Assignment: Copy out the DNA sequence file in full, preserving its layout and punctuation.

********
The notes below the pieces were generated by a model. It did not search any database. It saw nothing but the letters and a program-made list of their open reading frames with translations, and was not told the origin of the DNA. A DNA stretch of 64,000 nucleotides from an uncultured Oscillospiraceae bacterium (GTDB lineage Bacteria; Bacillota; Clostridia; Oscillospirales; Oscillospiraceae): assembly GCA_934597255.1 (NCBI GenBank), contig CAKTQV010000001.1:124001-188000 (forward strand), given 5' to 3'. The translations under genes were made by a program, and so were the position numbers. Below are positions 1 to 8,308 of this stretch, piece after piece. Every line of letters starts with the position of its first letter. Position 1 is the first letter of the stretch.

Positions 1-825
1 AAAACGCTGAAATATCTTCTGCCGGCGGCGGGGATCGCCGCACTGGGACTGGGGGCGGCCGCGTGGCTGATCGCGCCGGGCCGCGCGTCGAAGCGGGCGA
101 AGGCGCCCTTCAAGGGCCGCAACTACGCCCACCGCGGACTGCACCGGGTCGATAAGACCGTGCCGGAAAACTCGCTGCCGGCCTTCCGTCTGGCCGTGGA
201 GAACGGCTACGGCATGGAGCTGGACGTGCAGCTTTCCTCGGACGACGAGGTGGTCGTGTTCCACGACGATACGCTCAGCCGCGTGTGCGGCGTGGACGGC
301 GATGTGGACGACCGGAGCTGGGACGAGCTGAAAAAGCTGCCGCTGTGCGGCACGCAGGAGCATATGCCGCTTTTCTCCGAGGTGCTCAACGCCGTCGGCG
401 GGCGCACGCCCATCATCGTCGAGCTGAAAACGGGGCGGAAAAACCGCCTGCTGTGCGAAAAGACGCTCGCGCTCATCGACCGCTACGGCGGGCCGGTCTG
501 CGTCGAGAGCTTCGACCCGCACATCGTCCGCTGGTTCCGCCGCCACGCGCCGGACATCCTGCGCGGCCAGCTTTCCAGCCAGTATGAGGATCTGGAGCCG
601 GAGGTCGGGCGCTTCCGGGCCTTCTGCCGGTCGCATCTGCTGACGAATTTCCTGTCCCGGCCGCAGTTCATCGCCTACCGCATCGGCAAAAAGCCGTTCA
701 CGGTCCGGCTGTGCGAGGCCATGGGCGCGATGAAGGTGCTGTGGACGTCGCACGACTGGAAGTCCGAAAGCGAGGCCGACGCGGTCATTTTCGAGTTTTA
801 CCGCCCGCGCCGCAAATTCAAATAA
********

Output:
The notes below the pieces were generated by a model. It did not search any database. It saw nothing but the letters and a program-made list of their open reading frames with translations, and was not told the origin of the DNA. A DNA stretch of 64,000 nucleotides from an uncultured Oscillospiraceae bacterium (GTDB lineage Bacteria; Bacillota; Clostridia; Oscillospirales; Oscillospiraceae): assembly GCA_934597255.1 (NCBI GenBank), contig CAKTQV010000001.1:124001-188000 (forward strand), given 5' to 3'. The translations under genes were made by a program, and so were the position numbers. Below are positions 1 to 8,308 of this stretch, piece after piece. Every line of letters starts with the position of its first letter. Position 1 is the first letter of the stretch.

Positions 1-825
1 AAAACGCTGAAATATCTTCTGCCGGCGGCGGGGATCGCCGCACTGGGACTGGGGGCGGCCGCGTGGCTGATCGCGCCGGGCCGCGCGTCGAAGCGGGCGA
101 AGGCGCCCTTCAAGGGCCGCAACTACGCCCACCGCGGACTGCACCGGGTCGATAAGACCGTGCCGGAAAACTCGCTGCCGGCCTTCCGTCTGGCCGTGGA
201 GAACGGCTACGGCATGGAGCTGGACGTGCAGCTTTCCTCGGACGACGAGGTGGTCGTGTTCCACGACGATACGCTCAGCCGCGTGTGCGGCGTGGACGGC
301 GATGTGGACGACCGGAGCTGGGACGAGCTGAAAAAGCTGCCGCTGTGCGGCACGCAGGAGCATATGCCGCTTTTCTCCGAGGTGCTCAACGCCGTCGGCG
401 GGCGCACGCCCATCATCGTCGAGCTGAAAACGGGGCGGAAAAACCGCCTGCTGTGCGAAAAGACGCTCGCGCTCATCGACCGCTACGGCGGGCCGGTCTG
501 CGTCGAGAGCTTCGACCCGCACATCGTCCGCTGGTTCCGCCGCCACGCGCCGGACATCCTGCGCGGCCAGCTTTCCAGCCAGTATGAGGATCTGGAGCCG
601 GAGGTCGGGCGCTTCCGGGCCTTCTGCCGGTCGCATCTGCTGACGAATTTCCTGTCCCGGCCGCAGTTCATCGCCTACCGCATCGGCAAAAAGCCGTTCA
701 CGGTCCGGCTGTGCGAGGCCATGGGCGCGATGAAGGTGCTGTGGACGTCGCACGACTGGAAGTCCGAAAGCGAGGCCGACGCGGTCATTTTCGAGTTTTA
801 CCGCCCGCGCCGCAAATTCAAATAA